2. Mahler, S.V., Vazey, E.M., Beckley, J.T., Kaufling, J., Keistler, C.R., McGlinchey, E.M., Wilson, S.P., Deisseroth, K., Woodward, J.J. and Aston-Jones, G., Designer Receptors Show Role for Ventral Pallidum Input to Ventral Tegmental Area in Cocaine Seeking. Nature Neurosci. 17: 577-585 (2014).  PMCID: PMC3973180
  3. Moorman, D. and Aston-Jones, G., Orexin/Hypocretin modulates response of ventral tegmental dopamine neurons to prefrontal activation: Diurnal influences. J. Neurosci. 30: 15585-15599 (2010).  PMCID: PMC 3004096
  4. Luo, A.H., Tahsili-Fahadan, P., Wise, R.A., Lupica, C.R. and Aston-Jones, G., Linking context with reward: A functional circuit from CA3 of hippocampus to ventral tegmental area. Science 333: 353-357 (2011).  PMCID: PMC3150711

Role of protracted withdrawal in drug reward. We studied brain mechanisms of affective aversion produced by opiate withdrawal. Additional studies established that abstinence-withdrawal from morphine or cocaine produced a persistent anxiety state that increased the rewarding value of subsequent acute drug exposure; we propose that this occurs via negative reinforcement. Other of our studies revealed that this increase in resting anxiety and associated increase in drug reward was mediated through noradrenergic innervation of the bed nucleus of the stria terminalis (BNST), consistent with previous findings linking BNST and NE with anxiety. We also found a novel projection from BNST to VTA, providing a possible circuit connection whereby protracted withdrawal effects could be linked to acute reward.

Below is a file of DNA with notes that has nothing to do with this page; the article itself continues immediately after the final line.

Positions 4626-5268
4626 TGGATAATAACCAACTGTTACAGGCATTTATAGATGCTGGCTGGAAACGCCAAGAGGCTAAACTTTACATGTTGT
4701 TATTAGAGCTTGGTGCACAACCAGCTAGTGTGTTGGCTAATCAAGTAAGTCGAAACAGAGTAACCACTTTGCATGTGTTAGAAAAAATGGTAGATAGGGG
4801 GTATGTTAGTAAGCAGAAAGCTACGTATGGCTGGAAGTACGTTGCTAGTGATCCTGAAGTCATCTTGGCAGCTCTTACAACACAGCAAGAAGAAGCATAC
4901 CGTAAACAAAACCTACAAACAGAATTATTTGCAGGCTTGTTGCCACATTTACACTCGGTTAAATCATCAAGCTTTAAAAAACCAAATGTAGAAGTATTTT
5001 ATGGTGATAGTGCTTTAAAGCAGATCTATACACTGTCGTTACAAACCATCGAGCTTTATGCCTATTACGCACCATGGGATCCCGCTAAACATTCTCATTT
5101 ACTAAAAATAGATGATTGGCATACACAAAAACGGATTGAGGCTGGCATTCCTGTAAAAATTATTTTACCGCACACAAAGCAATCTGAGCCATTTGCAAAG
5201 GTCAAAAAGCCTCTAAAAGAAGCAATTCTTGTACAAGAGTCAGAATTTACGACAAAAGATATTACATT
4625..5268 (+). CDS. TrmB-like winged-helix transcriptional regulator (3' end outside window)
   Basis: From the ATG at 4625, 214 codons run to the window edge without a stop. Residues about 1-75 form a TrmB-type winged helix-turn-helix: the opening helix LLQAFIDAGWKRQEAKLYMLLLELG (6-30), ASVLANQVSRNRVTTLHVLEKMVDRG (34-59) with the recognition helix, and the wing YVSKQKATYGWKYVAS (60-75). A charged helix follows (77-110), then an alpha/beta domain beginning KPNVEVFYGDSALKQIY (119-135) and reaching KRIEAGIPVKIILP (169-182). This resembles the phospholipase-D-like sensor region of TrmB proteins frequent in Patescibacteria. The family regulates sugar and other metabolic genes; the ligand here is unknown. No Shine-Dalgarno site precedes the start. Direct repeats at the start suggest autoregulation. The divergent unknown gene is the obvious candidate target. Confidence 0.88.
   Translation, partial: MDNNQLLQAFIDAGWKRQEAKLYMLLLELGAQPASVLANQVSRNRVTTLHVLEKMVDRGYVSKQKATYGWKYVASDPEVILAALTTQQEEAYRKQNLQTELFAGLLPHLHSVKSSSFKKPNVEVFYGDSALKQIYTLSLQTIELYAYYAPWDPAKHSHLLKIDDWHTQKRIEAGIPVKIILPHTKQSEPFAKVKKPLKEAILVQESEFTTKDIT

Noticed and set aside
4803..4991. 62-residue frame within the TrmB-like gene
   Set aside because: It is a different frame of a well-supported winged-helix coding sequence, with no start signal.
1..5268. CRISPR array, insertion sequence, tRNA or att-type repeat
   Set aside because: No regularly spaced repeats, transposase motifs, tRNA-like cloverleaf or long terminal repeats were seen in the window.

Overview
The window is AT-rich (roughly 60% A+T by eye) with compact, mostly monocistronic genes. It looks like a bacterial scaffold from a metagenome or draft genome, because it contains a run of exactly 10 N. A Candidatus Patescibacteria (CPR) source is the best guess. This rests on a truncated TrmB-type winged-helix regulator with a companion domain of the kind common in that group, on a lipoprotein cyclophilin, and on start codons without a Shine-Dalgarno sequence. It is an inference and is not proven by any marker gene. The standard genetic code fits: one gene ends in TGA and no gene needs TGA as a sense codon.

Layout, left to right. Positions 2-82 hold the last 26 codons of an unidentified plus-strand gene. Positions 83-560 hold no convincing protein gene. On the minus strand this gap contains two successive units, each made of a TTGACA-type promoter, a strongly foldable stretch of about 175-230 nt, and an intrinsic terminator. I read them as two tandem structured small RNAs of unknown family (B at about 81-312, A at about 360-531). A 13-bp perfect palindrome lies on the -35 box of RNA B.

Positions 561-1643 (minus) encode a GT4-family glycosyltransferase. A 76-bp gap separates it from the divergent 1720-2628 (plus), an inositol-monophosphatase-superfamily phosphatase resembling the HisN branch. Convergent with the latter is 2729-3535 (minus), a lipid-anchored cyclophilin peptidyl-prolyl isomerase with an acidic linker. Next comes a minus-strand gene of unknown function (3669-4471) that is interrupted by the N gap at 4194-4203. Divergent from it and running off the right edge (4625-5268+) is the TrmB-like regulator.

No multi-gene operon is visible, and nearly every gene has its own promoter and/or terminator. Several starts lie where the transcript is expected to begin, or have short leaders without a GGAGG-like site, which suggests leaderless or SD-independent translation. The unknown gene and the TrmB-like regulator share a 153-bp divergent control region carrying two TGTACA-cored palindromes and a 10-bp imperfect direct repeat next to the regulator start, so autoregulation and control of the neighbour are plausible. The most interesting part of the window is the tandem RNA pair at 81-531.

1. Delfs, J., Zhu, Y., Druhan, J. and Aston-Jones, G., Noradrenaline in ventral forebrain is critical for opiate withdrawal-induced aversion. Nature 403: 430-434 (2000).
  2. Harris, G. and Aston-Jones, G., Altered motivation and learning following opiate withdrawal: Evidence for prolonged dysregulation of reward processing. Neuropsychopharmacology 28: 865-871 (2003).
  3. Aston-Jones, G. and Harris, G., Brain substrates for increased drug seeking during protracted withdrawal.  Neuropharmacology 47S1: 167-179 (2004).
  4. Harris, G. and Aston-Jones, G., Activation in extended amygdala corresponds to altered hedonic processing during protracted morphine withdrawal. Behav. Brain Res. 176 : 251 - 258 (2007).

Publications are available in MyBibliography at